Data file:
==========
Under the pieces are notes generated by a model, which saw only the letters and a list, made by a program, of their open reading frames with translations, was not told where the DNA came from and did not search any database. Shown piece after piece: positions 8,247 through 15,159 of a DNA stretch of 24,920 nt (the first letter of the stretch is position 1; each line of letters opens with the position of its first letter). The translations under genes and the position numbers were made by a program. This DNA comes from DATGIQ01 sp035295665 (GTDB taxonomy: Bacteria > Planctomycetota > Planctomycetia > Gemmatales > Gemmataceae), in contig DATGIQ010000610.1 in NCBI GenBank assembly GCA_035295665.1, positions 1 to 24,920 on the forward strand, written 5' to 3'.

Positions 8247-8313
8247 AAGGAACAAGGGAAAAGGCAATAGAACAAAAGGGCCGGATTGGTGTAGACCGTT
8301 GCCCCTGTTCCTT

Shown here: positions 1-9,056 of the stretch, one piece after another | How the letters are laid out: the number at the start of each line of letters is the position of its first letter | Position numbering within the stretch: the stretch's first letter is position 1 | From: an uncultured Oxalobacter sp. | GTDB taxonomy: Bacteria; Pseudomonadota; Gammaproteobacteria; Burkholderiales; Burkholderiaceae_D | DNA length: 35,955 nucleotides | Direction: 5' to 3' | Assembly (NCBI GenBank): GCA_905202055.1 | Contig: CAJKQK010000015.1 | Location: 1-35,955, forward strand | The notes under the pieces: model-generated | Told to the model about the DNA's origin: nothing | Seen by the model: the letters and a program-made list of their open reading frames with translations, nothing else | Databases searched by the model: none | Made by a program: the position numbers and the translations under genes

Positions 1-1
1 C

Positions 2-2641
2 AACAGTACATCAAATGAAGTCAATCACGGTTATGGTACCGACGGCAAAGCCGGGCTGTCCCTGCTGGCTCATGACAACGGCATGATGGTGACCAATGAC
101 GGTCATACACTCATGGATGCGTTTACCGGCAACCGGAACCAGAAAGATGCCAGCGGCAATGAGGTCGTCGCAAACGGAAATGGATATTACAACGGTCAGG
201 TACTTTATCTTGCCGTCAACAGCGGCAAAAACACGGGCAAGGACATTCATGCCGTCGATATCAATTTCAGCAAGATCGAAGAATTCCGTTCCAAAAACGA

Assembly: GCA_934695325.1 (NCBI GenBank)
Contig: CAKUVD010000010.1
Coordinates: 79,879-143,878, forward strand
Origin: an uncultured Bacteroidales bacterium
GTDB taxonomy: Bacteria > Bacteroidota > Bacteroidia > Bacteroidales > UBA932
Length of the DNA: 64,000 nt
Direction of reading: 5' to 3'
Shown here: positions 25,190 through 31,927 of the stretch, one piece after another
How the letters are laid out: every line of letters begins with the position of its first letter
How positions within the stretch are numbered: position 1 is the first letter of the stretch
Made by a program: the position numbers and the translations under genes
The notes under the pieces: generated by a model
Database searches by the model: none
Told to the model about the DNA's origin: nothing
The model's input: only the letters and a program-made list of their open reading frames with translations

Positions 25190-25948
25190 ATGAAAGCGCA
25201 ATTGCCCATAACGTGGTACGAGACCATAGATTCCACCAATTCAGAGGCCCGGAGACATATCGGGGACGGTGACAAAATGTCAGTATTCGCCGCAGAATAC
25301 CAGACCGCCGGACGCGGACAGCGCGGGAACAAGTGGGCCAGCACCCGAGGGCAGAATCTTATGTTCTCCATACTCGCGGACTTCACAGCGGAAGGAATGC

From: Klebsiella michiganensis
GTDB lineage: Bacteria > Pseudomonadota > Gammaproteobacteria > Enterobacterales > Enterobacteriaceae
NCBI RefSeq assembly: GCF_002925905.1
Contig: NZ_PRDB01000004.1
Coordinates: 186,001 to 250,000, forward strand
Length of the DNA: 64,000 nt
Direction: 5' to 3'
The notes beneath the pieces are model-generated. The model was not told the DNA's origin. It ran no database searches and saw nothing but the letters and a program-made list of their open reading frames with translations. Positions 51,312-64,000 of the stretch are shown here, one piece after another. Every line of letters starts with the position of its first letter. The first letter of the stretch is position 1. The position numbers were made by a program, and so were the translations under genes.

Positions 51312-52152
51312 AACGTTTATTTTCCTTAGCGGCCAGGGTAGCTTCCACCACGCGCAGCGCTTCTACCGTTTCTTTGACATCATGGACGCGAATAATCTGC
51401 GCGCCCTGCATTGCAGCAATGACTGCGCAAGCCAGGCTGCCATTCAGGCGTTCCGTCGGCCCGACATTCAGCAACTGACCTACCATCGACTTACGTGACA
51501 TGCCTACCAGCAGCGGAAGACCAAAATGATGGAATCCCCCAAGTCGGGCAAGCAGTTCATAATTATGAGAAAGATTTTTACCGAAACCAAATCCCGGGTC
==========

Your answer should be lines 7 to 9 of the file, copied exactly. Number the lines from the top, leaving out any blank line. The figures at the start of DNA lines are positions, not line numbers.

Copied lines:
1 C

Positions 2-2641
2 AACAGTACATCAAATGAAGTCAATCACGGTTATGGTACCGACGGCAAAGCCGGGCTGTCCCTGCTGGCTCATGACAACGGCATGATGGTGACCAATGAC